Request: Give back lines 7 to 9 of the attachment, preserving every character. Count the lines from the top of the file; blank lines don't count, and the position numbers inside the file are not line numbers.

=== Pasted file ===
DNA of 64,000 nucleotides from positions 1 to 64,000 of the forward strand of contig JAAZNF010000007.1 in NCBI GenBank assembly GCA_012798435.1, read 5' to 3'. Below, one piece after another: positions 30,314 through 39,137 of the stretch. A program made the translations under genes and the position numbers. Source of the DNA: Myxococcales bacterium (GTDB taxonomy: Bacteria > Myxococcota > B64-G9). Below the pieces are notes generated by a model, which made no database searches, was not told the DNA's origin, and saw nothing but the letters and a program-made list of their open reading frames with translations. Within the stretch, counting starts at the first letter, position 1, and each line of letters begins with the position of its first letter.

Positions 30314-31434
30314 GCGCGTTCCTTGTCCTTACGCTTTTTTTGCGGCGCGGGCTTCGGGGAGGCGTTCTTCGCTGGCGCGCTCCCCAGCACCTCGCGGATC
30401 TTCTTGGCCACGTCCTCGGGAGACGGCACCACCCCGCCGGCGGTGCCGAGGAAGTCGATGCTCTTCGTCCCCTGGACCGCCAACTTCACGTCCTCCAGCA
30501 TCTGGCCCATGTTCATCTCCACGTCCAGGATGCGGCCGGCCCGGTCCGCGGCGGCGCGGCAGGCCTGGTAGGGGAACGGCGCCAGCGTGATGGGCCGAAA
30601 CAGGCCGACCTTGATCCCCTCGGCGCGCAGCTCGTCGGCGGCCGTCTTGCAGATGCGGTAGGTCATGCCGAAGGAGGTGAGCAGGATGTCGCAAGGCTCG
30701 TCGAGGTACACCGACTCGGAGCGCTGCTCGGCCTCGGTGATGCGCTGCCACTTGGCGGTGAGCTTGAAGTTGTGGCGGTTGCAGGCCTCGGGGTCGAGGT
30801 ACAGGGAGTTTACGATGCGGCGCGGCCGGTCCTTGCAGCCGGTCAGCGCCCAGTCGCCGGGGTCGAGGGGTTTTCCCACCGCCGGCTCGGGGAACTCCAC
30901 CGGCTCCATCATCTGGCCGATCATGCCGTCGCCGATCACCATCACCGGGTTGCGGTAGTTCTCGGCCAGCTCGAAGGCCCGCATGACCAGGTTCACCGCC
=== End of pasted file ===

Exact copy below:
30701 TCGAGGTACACCGACTCGGAGCGCTGCTCGGCCTCGGTGATGCGCTGCCACTTGGCGGTGAGCTTGAAGTTGTGGCGGTTGCAGGCCTCGGGGTCGAGGT
30801 ACAGGGAGTTTACGATGCGGCGCGGCCGGTCCTTGCAGCCGGTCAGCGCCCAGTCGCCGGGGTCGAGGGGTTTTCCCACCGCCGGCTCGGGGAACTCCAC
30901 CGGCTCCATCATCTGGCCGATCATGCCGTCGCCGATCACCATCACCGGGTTGCGGTAGTTCTCGGCCAGCTCGAAGGCCCGCATGACCAGGTTCACCGCC